Grant's Zebra and Scimitar-horned Oryx

Grant's Zebra (Eguus burchelli)
Range: Southern Sudan and eastern Africa to the upper Zambesi
This species of zebra has black stripes and white background that are broader and less numerous than the other species. The legs have stripes down to the hooves. Grant's Zebra live on the plains in family groups consisting of one stallion and one or more mares and their foals, as well as pure stallion groups. On journeys to water holes or sleeping sites, the highest ranking mare usually leads the group. The other mares follow, and the foals follow them. The stallion either brings up the rear or walks to the side. The gestation period is 345-390 days followed by the birth of a single foal. Birds remove pests from the skin. A zebra cleans itself by rolling on the dry ground then on muddy ground that later dries. The caked on mud is later shaken off, together with loose hair and dry flakes of skin. Plains zebras live very well in zoos, reproducing regularly in captivity........Hattiesburg Zoo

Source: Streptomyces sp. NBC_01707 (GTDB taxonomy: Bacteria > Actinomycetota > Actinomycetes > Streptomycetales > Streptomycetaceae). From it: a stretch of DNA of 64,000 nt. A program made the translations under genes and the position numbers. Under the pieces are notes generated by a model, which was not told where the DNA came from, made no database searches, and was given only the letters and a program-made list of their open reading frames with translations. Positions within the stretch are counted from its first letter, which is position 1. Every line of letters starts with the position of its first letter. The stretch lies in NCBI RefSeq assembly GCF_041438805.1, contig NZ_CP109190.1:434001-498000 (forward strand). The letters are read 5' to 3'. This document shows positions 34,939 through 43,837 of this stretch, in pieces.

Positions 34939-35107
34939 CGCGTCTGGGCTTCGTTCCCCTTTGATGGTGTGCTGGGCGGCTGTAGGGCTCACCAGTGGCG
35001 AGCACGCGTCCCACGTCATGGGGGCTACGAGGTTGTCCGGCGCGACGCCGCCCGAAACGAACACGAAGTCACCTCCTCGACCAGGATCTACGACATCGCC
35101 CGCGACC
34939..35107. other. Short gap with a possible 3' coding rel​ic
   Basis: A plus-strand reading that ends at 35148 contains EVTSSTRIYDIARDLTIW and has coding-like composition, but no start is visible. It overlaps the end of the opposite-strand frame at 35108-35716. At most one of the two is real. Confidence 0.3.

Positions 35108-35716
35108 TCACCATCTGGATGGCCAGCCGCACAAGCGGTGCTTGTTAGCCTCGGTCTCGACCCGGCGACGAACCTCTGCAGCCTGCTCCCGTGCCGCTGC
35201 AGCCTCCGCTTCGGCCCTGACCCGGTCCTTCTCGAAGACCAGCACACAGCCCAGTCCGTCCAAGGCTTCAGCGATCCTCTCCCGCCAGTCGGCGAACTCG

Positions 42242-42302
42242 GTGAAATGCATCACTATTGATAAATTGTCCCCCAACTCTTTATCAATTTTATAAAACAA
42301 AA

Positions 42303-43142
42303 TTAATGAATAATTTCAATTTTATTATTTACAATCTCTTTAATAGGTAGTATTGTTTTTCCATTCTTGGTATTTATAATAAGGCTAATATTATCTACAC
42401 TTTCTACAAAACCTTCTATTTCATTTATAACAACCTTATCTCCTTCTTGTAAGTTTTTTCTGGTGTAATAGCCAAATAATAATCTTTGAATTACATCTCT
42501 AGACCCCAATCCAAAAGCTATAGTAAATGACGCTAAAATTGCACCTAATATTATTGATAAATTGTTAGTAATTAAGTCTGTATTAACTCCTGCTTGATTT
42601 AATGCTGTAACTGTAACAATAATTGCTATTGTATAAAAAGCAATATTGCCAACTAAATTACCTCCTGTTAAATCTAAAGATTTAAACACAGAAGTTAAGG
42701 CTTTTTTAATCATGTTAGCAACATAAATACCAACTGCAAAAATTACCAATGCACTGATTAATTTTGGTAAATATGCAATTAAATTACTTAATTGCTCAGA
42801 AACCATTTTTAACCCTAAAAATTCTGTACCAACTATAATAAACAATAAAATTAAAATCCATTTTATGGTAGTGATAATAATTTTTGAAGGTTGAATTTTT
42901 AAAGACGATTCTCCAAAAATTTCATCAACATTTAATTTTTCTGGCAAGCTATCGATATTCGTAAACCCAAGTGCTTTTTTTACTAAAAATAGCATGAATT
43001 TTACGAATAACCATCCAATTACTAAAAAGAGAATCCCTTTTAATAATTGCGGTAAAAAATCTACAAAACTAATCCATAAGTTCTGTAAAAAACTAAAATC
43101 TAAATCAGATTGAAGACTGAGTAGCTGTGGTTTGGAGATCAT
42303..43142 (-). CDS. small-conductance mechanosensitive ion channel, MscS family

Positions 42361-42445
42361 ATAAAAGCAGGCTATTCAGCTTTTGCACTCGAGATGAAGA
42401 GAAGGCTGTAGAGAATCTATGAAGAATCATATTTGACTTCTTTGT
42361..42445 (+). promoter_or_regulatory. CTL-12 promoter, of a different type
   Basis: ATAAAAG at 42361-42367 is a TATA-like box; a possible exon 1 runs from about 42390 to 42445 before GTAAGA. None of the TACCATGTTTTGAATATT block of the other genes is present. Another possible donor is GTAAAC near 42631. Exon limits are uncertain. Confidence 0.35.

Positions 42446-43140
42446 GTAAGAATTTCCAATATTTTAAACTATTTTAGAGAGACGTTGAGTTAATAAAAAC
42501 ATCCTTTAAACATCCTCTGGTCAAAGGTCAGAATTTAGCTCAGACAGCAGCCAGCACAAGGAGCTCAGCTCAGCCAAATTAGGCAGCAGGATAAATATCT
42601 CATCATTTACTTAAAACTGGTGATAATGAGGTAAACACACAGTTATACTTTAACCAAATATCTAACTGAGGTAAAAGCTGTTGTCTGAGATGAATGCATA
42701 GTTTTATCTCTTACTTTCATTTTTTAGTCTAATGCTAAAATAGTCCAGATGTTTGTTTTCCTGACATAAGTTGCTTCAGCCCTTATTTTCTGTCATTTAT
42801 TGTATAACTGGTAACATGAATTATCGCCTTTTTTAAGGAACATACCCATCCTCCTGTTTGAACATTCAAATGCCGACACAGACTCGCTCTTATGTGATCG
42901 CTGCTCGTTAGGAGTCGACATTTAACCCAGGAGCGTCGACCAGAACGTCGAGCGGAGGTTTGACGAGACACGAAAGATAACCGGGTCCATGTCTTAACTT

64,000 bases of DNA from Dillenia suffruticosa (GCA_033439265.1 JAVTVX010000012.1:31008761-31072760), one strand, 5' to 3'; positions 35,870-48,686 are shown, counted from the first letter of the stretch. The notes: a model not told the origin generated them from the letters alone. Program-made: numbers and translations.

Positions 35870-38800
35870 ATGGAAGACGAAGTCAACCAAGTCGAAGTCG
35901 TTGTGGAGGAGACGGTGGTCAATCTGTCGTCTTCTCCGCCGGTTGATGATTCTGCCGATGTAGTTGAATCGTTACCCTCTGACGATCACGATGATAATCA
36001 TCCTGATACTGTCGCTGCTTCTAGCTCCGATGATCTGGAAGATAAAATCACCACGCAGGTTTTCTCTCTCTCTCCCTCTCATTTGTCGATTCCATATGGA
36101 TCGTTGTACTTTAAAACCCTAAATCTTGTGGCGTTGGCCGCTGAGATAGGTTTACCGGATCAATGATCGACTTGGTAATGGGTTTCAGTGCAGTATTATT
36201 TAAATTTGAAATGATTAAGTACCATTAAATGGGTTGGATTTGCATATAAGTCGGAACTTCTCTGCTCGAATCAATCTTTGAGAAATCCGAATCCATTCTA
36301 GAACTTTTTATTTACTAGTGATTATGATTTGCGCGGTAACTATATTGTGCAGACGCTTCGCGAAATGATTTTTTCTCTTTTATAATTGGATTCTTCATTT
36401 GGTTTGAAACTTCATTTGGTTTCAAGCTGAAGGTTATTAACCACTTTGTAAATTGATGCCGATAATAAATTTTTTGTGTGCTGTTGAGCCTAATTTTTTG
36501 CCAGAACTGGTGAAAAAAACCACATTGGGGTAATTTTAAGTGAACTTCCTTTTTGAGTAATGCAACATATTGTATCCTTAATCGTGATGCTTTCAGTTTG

Scimitar-horned Oryx (Oryx tao)
Range: Libyan and Sahara deserts of Africa
Scimitar-horned Oryxes inhabit arid plains, deserts and thick forests, in bands of 2-12 members, feeding on grasses and shrubs. Once common in most of northern Africa, they are now increasingly rare. Well-adapted to desert life, they may go for weeks without free water, obtaining needed moisture from melons and succulent bulbs. Once called "the game of the desert," these antelopes were often hunted with machine guns or from airplanes. Their strikingly-marked heads are thought to make choice trophies and the tips of their horns are so sharp that the natives use them for spear points.......Hattiesburg Zoo

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